OTAY MESA, Calif. — The California Department of Corrections and Rehabilitation (CDCR) recently chose Tempe, Ariz.-headquartered Sundt Construction and joint-venture partner Layton Construction, with offices in Phoenix, as the design-build contractor for the new housing facility at Richard J. Donovan Correctional Complex located near San Diego.
With Phoenix-based Arrington Watkins Architects serving as the architect, the team will work together to design and construct the new 317,000-square-foot housing facility. The $169 million construction project will include three Level II 264-bed housing units for a total of 792 inmates. In addition to these housing units, the project will include programming, health care, visitation and other support functions.
This project is a result of the 2011 state law requiring California counties to reduce the prison population by housing inmates who are non-violent and who have committed less serious offenses in local facilities. A restructuring of the classification system for inmates is resulting in a shift in the number of Level II and III inmates as well.
The pending closure of the dilapidated California Rehabilitation Center (CRC) also contributes to the growing need for more Level II inmate beds as those prisoners are transferred to other facilities. This project will increase the total number of Level II inmate beds in California by 2,376. The cost of building a double housing facility will be $533,792, while a single facility will cost $276,208.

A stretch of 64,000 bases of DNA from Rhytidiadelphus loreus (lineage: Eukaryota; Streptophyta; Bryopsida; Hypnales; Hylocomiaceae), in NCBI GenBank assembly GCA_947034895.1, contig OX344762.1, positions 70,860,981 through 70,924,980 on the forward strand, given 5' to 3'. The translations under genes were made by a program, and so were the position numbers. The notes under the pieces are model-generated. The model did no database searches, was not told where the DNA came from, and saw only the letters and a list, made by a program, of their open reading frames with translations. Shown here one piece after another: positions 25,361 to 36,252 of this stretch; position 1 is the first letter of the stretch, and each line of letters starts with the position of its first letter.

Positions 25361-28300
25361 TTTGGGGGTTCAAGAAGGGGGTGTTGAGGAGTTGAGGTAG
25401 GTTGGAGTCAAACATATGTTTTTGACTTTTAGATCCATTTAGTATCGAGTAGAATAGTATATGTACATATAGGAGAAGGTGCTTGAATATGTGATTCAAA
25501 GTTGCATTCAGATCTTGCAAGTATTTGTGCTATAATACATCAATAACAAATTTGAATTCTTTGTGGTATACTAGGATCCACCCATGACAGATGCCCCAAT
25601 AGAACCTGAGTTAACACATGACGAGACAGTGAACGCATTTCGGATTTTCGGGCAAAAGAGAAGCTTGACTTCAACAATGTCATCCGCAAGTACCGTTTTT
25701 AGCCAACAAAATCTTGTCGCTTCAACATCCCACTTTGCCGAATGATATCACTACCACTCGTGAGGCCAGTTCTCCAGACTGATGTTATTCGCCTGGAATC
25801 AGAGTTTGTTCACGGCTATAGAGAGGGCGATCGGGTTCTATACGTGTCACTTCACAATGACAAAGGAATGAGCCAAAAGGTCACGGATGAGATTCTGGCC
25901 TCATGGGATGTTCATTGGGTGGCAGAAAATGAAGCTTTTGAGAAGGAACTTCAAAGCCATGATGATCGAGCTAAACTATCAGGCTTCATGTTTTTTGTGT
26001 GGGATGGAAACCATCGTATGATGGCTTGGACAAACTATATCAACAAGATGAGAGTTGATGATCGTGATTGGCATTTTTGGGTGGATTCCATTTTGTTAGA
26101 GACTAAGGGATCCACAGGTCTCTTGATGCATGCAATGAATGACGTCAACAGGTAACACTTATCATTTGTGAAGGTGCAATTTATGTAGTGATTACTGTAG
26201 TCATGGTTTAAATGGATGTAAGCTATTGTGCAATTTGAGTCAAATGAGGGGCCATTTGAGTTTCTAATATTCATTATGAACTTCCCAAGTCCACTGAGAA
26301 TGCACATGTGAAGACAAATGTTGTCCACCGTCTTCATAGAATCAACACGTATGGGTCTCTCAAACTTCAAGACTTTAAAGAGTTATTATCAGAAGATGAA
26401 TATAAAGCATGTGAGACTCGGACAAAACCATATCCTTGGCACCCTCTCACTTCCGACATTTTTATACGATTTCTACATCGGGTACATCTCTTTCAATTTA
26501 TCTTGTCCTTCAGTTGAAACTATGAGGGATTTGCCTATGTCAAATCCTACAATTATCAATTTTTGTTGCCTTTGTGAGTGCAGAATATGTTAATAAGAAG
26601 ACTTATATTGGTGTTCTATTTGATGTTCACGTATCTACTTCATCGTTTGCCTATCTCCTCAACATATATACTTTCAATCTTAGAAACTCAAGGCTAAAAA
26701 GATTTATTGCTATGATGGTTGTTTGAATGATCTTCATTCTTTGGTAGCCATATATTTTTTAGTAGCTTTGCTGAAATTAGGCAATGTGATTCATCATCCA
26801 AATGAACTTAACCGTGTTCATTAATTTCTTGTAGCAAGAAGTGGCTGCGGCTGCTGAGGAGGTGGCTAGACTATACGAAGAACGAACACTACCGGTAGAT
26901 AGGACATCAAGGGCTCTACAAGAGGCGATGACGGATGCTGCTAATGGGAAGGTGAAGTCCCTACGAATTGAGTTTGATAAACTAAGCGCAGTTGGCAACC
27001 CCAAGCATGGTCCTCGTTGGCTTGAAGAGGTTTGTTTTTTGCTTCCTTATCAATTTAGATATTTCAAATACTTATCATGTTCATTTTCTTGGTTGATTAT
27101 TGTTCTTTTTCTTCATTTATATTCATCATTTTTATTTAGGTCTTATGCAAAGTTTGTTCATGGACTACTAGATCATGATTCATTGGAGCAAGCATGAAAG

“We’re expecting to have 7,000 inmates move from Level III to Level II. We need more beds,” said Dana Simas, information officer at CDCR.
The R.J. Donovan housing facility is one of the three dormitory facilities approved in June 2012 as part of Senate Bill 1022, which authorized the CDCR to design and construct three dormitory facilities adjacent to specified institutions that would house Level II prisoners.
Another perk to the project will be the addition of hundreds of new jobs. A double facility is expected to add 375 additional staff members, and a single facility will add 190. Simas said that the CDCR doesn’t anticipate facing any challenges with the future construction work yet, but did cite factors such as traffic, sewage and environmental elements as potential conflicts in the construction process.
Sundt Layton will begin construction on the project in 2015.